Incoming goods shifted to containers from trucks to avoid jams
Doubts surround centuries-old link as May mulls delaying split
As Theresa May mulls moves to stop the U.K. leaving the European Union without a deal next month, some businesses have already made plans to bypass the port of Dover in case a hard Brexit brings it to a standstill.
The prospect of truck jams snarling Europe’s busiest ferry port is prompting a rethink of transport modes, with a switch of vital cargoes to ocean-going containers emerging as an alternative to the traditional route. Ferries linking Dover on England’s south coast to northern France have dominated trade flows to continental Europe for centuries. But the introduction of customs checks after a no-deal split could hold up each truck for vital minutes, leading to 30-mile tailbacks, according to some projections.
Ports in a Storm
Container traffic at Felixstowe, Liverpool may get Brexit boost
The workaround for some businesses is to book goods due for delivery after March 29 into the 45-foot boxes more associated with three-month journeys from China than the short hop across the English Channel. Container terminals say they’ll be able to process the extra cargo without any delay, while shipping lines are adding extra sailings as demand ramps up.
“We expect to see customers increasing volumes to the U.K. in February and March in anticipation of April,” said Gerard de Groot, owner of A2B Online, which operates a fleet of eight vessels connecting Moerdijk near Rotterdam with four U.K. ports, each of them able to carry more than 500 containers.
Spanish olive-oil producer Borges International Group relies on trucks for the bulk of U.K. exports but says it could move more by container depending on client needs. The company, which gets 2.3 percent of sales from Britain, currently sends a small number of boxes each year from Barcelona to Hull on England’s east coast.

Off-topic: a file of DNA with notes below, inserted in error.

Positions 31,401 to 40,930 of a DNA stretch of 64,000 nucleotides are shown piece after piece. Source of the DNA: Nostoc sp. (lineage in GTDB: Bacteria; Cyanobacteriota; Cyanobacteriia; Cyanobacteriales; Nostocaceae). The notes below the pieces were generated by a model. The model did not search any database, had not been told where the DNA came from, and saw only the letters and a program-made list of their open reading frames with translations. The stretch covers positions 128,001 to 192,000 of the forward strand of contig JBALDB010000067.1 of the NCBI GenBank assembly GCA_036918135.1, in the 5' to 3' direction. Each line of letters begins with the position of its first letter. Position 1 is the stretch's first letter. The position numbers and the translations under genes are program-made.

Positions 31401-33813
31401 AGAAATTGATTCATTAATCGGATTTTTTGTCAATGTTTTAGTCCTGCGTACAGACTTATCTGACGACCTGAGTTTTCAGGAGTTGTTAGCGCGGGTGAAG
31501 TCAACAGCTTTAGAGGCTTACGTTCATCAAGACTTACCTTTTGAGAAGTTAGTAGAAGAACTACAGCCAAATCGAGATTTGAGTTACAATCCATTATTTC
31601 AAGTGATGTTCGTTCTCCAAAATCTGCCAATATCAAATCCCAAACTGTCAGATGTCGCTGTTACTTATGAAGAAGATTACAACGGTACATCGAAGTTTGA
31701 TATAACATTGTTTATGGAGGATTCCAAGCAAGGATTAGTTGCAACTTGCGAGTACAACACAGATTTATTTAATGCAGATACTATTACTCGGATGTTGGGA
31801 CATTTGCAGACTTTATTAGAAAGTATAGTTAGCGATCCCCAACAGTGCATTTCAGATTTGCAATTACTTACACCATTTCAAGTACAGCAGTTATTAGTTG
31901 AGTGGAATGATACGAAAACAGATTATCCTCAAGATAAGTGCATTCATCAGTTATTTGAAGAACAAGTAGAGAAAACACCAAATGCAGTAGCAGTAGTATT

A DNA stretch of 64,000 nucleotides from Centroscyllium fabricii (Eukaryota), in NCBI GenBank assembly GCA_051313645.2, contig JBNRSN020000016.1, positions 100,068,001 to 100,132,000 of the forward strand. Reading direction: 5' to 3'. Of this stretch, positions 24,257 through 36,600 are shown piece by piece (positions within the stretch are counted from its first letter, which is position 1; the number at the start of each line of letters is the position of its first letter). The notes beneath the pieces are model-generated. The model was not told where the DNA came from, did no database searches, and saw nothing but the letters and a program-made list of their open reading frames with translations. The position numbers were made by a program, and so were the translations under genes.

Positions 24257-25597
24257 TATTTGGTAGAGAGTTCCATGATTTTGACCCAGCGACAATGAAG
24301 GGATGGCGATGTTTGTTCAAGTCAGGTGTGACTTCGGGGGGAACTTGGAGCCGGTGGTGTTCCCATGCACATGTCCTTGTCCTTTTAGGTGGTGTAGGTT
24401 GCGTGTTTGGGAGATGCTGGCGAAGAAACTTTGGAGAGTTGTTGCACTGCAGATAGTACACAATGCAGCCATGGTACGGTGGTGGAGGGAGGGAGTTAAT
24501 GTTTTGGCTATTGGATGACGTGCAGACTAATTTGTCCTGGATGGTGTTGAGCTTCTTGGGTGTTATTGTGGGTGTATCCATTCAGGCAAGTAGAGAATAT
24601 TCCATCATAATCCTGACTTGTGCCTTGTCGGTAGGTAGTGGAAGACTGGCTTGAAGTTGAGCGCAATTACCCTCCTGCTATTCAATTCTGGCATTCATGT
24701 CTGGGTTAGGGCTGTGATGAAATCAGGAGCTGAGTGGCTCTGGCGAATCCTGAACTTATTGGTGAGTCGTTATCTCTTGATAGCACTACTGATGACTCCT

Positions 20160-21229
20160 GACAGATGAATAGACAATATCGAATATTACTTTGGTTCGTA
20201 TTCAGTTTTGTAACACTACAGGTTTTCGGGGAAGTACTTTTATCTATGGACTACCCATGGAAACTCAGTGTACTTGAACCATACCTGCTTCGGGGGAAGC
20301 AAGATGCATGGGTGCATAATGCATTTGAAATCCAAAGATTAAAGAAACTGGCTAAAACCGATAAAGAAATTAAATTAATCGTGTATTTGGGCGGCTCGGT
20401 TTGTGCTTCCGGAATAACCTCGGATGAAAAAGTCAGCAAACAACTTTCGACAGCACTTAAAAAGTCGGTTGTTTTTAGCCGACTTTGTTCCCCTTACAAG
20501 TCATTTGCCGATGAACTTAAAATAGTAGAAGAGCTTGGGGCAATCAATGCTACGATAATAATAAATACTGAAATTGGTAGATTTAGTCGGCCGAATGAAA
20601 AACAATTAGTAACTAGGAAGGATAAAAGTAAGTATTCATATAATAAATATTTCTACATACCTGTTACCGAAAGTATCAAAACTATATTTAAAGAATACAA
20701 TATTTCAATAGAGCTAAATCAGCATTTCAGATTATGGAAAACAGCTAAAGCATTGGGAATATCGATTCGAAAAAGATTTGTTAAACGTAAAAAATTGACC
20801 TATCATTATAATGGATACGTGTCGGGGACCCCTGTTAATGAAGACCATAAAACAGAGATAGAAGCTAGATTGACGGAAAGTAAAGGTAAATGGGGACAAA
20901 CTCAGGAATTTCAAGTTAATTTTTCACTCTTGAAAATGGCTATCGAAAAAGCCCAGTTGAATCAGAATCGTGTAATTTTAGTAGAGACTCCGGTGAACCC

Prime Minister May is expected to let her cabinet discuss extending the Brexit deadline at a crunch meeting Tuesday, according to people familiar with the situation. A delay would ease corporate concerns about a no-deal split, while risking a backlash from the euroskeptic wing of her Conservative party.
The European Union accounted for more than half of the non-bulk tonnage passing through U.K. ports in 2017, with roll-on, roll-off ferries -- which allow trucks and cars to be driven directly aboard -- handling 70 percent of that trade. Containers carried only 20 percent, while dealing with almost 90 percent on deep-sea routes, according to Department for Transport figures.
Dover controls 35 percent of the U.K. ro-ro market and acts as a gateway for everything from BMW AG Mini auto components to Novo Nordisk A/Sinsulin. Alternatives are limited; most rival ferry harbors can’t handle vessels of the same size, and all involve longer sea crossings than the 1 1/2 hours separating the Kent town from France, 21 miles away.
The Channel Tunnel rail shuttle, which carries trucks between Calais, France, and Folkestone, England, might also suffer disruption in a hard Brexit, as could ro-ro harbors in Liverpool and Holyhead, though they’re chiefly gateways to Ireland and less important to the functioning of the British economy.
Container terminals including Felixstowe, Southampton, London and Teesport stand to benefit because, unlike ferry ports, their reliance on traffic from Asia and the Americas means they’re already geared up for the customs checks that could accompany a no-deal split.
Containers from Europe would be handled in the same way as deep-sea cargo, said Timm Niebergall, director of short-sea traffic at Danish logistics company Unifeeder, owned by Dubai-based ports giant DP World. “The process is well established,” he said. “The infrastructure and customs routines are in place.”
A2B has added three weekly container sailings to Teesport in the past nine months, taking its U.K. total to 21, and could offer two more to Thamesport, a London terminal. Unifeeder began a service from Lithuania and Poland to Immingham last quarter and one from Poland to DP World’s London Gateway terminal this week, for a total of six weekly trips.
Harbor owners say they’re ready for the uptick in demand after swelling capacity to meet a longer-term trend toward containers.
Associated British Ports is spending 50 million pounds on upgrading container terminals in Hull, where capacity has been tripled to 15 ships a week, and Immingham, where work starts shortly. Peel Ports, which opened the Liverpool2 container terminal last year at a cost of 400 million pounds, has added 10 percent more sailings and increased the average vessel size.
Diverting freight away from Dover and other ferry ports isn’t a viable solution and would ultimately make U.K.-EU trade less efficient, said Duncan Buchanan, policy director of the Road Haulage Association, which represents companies with 80,000 trucks.
“This is a reflection of the anticipated extra friction for road freight that will make containers more competitive than they are now,” he said. “I’m not surprised people are looking at it, but it would mean a slower, less flexible supply chain.”